CampusOpinion

University should do more to fight fentanyl

In response to the growing crisis of overdoses caused by the opioid drug fentanyl, the University of Alberta has taken its first step towards preventing losses. Following the example of other universities in Canada such as King’s College in Halifax and the University of British Columbia, who have equipped and trained staff and students in administering naloxone kits, the University of Alberta gave its Protective Services staff naloxone nasal spray. Naloxone is a medication that can be injected or sprayed into the nose, that counters the effects of opioid overdoses, saving the overdose victim and buying them time to receive proper medical attention.

The problem of fentanyl-related deaths is only increasing. According to Alberta Health Services, 70 deaths related to fentanyl occurred in the first quarter of 2016, and 119 occurred in the fourth quarter. By comparison, there have been more than 214 deaths in the first half of 2017, one-third of which happened in Edmonton. These are disturbing numbers, and when taking into account that fentanyl is 50 to 100 times more potent than morphine, creating the possibility of overdosing by simple contact, and that it has been found laced in other recreational drugs such as cocaine, marijuana, meth, and heroin, it becomes apparent that the number of people at risk is extremely high.

Although the University of Alberta has made a move in the right direction by administering naloxone to Protective Services staff, they need to do more.  Creating more awareness of the facts, dangers, and severity of this problem school-wide would prove beneficial in cautioning people. Training and equipping more staff than just those of the University of Alberta Protective Services (UAPS) is critical as well. Without knowing exactly when or where a person on campus may suffer from an overdose, it is essential that the presence of help is spread around campus. Also, the school should consider supplying students an opportunity to obtain personal naloxone kits from them. With many students attending recreational events where fentanyl may be present in hiding or in plain sight, they need to have every resource available in order to save a life if necessary.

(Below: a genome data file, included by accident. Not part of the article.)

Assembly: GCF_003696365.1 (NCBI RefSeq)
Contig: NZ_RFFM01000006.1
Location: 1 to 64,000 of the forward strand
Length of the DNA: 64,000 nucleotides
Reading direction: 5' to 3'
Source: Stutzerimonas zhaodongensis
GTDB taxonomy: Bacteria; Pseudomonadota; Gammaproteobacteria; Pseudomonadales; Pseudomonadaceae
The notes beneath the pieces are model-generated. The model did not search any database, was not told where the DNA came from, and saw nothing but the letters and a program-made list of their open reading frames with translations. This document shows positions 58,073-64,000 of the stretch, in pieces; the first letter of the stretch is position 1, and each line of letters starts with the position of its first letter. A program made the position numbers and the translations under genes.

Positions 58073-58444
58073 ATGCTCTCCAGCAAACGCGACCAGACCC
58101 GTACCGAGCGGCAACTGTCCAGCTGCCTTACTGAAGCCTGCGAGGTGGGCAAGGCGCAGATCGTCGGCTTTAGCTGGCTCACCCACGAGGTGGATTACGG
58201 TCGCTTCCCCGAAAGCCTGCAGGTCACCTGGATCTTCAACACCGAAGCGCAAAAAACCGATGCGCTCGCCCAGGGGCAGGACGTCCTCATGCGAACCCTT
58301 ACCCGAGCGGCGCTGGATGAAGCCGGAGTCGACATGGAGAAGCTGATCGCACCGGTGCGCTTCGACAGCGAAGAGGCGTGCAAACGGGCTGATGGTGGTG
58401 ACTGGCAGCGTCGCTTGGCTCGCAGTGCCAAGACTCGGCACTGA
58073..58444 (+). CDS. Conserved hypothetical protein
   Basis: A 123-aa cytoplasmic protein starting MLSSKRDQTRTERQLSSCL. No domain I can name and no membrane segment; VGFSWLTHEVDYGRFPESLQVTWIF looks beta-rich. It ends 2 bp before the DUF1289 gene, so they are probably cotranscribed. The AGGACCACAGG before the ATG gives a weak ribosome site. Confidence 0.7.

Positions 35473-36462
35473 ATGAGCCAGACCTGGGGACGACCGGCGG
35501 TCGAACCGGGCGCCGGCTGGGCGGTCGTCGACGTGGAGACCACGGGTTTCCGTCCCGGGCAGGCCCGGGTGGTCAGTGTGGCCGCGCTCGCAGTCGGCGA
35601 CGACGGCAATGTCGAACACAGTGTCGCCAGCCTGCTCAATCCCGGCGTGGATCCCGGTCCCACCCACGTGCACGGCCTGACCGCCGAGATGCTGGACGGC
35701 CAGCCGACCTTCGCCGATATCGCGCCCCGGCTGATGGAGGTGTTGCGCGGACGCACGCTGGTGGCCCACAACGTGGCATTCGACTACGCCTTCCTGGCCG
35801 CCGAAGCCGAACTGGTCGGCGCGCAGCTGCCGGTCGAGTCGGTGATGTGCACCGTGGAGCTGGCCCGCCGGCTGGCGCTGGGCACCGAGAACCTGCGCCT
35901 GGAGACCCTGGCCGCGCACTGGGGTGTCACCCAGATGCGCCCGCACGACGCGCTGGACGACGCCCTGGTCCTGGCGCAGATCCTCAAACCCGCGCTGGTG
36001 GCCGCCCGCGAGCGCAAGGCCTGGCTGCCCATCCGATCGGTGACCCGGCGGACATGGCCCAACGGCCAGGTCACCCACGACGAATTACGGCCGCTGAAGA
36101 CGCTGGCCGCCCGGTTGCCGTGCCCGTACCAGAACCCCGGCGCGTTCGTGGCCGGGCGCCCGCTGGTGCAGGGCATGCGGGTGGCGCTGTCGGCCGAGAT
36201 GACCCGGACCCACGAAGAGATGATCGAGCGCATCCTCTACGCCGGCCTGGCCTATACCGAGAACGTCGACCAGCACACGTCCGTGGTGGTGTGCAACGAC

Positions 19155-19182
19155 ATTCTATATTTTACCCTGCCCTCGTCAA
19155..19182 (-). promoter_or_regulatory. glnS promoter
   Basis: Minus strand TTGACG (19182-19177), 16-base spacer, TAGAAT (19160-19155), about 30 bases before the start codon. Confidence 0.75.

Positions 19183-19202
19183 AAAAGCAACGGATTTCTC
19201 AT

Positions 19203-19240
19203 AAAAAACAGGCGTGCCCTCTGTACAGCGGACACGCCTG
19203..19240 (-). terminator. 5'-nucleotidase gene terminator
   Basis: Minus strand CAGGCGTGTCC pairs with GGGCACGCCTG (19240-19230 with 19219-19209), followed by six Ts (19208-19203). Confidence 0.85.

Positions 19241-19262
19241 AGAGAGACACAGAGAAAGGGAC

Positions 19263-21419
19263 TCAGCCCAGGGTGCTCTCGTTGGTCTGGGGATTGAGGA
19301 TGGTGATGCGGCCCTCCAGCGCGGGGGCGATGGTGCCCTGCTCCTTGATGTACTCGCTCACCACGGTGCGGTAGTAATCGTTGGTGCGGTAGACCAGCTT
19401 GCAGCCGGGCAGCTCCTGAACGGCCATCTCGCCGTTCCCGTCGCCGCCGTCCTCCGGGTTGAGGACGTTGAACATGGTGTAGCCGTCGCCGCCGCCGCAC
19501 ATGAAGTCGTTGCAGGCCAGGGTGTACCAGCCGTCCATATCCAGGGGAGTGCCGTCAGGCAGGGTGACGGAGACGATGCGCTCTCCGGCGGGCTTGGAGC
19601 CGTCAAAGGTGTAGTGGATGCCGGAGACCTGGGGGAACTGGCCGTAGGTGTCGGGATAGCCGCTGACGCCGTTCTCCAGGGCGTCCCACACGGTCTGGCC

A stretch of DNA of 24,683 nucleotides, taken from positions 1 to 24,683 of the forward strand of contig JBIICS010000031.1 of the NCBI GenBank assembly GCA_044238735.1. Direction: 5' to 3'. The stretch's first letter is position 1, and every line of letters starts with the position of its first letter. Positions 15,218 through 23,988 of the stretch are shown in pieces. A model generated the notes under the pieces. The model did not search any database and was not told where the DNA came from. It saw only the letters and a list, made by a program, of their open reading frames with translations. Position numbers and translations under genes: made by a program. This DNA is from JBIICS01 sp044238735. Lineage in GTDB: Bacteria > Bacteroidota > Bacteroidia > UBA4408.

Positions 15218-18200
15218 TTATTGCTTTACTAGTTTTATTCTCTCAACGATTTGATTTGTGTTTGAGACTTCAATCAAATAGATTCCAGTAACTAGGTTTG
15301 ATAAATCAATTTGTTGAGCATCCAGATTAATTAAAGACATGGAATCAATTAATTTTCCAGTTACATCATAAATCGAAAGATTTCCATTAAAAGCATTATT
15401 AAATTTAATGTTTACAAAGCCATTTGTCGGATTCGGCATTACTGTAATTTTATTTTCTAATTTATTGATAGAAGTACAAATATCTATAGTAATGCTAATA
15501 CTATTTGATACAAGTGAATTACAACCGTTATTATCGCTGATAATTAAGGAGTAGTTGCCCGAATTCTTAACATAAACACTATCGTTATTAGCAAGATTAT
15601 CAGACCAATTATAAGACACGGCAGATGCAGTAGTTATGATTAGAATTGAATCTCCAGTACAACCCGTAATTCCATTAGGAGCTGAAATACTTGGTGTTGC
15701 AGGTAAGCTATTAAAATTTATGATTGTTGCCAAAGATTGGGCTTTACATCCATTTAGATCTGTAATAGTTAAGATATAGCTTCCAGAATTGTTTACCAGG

Widespread distribution of naloxone kits may be seen as a promotion for drug use, supplying a fallback for users who could be at risk of overdosing, but it is ridiculous to imply that providing tools to save a life is equal to promoting drug use. Supplying naloxone stands at the same level of importance as raising awareness against drug use. On top of providing a lifesaving solution, actions are at work to put a halt to the presence of the drug. Recently in July of this year, Edmonton police seized approximately $4 million dollars’ worth of fentanyl along with other illegal narcotics and cash. Being that there is already a clear and focused movement towards the elimination of the drug’s presence, the rest of the community, including the university, needs to work in the same direction to save lives and raise awareness. Only with actions from both sides of the solution can there be an answer to this epidemic.

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